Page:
The growth of Canada’s organic sector could grind to a halt if the federal government drops financial support for the maintenance and regular revision of the Canada Organic Standards.
The Canadian Organic Growers (COG) is warning that the still-small industry would struggle to foot the bill on its own.
The standards are owned by the government and need to be reviewed and revised every five years “to keep them relevant and compliant with our international equivalency agreements,” said Ashley St-Hilaire, director of programs and government relations with COG.
If our government chooses not to fund the next review of the Canadian Organic Standards in 2020, this would likely lead to a collapse of the Canada Organic brand… – Ashley St-Hilaire
“The cost to do the most recent review, completed just this year, was over $1 million, which included $600,000 in fees to the CGSB paid by the Treasury Board, $300,000 from the AgriMarketing program, and $100,000 fundraised by industry,” she told the Commons agriculture committee. “The review process is onerous and time consuming, but it is absolutely necessary.”
However, the association has been told Ottawa will no longer pay for the revisions, she added. The maintenance of the organic standards held in other countries, such as the United States and the European Union, is fully funded by government.
“If our government chooses not to fund the next review of the Canadian Organic Standards in 2020, this would likely lead to a collapse of the Canada Organic brand and would invalidate all our international equivalency agreements,” she said, urging the MPs to ensure the government support continues.
Canada is the fifth-largest organic market in the world, valued at $4.7 billion a year, she said. In 2013 it was worth $3.5 billion.
“Recent consumer studies show that 56 per cent of Canadians buy organics every week and that 80 per cent of these consumers plan to maintain or increase their organic purchases,” she said. “The demand for organics in Canada is increasing at a rate of 16 per cent per year and domestic supply is not keeping pace.”
While less than two per cent of Canadian agriculture, the industry has with government support “established ourselves on the global market and have negotiated organic equivalency agreements with 90 per cent of our major trading partners.”
She said that the industry hopes the government will start collecting trade data on organics separately “so our sector can continue to measure our success and the success of the investments made by government in organics and to understand the challenges and risks our industry faces.”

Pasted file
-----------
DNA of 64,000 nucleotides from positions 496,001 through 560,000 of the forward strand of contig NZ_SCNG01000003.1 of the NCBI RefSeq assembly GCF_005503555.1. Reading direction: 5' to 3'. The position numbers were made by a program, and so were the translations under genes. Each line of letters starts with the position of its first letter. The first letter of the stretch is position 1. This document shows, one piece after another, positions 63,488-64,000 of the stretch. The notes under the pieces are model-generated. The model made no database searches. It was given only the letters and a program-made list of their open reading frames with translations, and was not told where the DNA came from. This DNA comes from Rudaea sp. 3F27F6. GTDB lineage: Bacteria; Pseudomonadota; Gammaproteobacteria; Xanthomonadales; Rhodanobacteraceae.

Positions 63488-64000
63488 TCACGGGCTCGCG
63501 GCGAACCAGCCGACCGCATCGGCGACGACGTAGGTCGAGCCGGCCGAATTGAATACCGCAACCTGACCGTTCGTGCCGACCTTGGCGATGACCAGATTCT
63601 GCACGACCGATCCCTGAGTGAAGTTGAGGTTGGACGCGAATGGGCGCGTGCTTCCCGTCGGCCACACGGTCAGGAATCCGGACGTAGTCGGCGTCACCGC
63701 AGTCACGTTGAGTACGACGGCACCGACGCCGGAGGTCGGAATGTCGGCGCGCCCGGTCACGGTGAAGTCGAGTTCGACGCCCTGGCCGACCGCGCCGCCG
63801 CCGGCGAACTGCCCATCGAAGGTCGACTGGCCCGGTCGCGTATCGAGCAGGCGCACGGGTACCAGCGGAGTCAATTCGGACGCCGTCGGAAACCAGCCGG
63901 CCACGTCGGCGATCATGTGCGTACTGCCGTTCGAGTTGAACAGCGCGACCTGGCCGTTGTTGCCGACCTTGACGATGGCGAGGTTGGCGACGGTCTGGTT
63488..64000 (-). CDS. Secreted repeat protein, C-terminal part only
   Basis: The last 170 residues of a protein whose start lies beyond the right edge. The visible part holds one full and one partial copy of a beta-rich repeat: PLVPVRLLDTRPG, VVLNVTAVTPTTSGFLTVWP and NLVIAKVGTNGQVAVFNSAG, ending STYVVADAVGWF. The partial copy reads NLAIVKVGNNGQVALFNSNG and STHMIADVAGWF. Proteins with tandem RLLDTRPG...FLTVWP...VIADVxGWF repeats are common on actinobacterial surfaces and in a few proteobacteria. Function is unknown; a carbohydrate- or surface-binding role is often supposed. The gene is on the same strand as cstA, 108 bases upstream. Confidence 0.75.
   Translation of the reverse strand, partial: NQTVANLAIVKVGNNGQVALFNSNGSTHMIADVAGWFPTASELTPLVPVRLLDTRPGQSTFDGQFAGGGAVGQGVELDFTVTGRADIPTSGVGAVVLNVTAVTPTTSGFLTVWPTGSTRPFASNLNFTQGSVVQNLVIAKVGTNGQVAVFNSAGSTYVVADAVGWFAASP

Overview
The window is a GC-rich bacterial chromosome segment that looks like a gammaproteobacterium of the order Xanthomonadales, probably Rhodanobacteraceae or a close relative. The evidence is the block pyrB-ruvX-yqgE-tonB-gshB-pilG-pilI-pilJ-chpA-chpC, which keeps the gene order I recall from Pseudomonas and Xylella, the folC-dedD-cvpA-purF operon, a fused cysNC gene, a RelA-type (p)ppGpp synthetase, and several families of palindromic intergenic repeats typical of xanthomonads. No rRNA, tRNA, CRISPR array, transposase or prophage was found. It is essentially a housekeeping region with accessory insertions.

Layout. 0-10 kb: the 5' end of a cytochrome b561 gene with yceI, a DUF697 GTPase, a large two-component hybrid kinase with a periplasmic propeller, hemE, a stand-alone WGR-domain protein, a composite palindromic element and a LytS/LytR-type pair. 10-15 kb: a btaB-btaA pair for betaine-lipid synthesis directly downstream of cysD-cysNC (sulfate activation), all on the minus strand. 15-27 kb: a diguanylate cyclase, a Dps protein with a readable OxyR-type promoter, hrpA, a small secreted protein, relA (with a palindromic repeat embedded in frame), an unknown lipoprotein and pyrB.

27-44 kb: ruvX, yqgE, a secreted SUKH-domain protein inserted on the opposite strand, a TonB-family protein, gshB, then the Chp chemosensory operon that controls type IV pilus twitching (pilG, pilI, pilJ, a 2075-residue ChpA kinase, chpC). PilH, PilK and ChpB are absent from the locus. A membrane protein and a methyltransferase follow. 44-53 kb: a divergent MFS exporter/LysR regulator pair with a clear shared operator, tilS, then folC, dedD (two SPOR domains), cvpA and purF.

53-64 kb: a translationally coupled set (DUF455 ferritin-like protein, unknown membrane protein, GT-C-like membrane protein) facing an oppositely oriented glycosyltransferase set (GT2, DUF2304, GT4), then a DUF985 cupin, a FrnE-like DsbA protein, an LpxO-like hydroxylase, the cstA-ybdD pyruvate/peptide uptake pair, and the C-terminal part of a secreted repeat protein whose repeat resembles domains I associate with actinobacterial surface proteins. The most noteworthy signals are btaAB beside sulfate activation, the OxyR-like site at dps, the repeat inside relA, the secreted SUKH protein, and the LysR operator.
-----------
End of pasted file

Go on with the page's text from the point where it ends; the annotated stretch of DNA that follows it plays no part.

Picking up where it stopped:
The industry would also like an expansion of the Organic Products Regulations under the Safe Food for Canadians Act, to include more agriculture products than the current list of food products, animal feed, and seed. The regulations should also cover organic pet food, personal-care products, plants and flowers, textiles and organic marijuana.
Currently imported non-food products are being sold in the Canadian marketplace as organic while domestic organic operators are restricted from certifying these same products with the Canada Organic brand.
The United States has grown its organic certification program and that “has worked well in creating new domestic and export opportunities for organics,” she added.
Her group also wants the government to develop “an environmental goods and services tax credit that rewards and incentivizes environmental stewardship on farms. Metrics measured for a tax credit could include reduced energy use, increases in carbon soil sequestration, and prevention of nitrogen loss. We recommend that a revenue-neutral system for carbon pricing be developed that reinvests revenues from agriculture back into the industry. These revenues could be used to fund an environmental goods and services tax credit.
“We recommend that the government perform a life cycle assessment and energy audit of the entire Canadian agriculture and agri-food system,” she continued. “The assessment would look at each sector in detail, with a focus on embedded energy use on farms, in transport, processing, retail, and in the kitchen of Canadians.”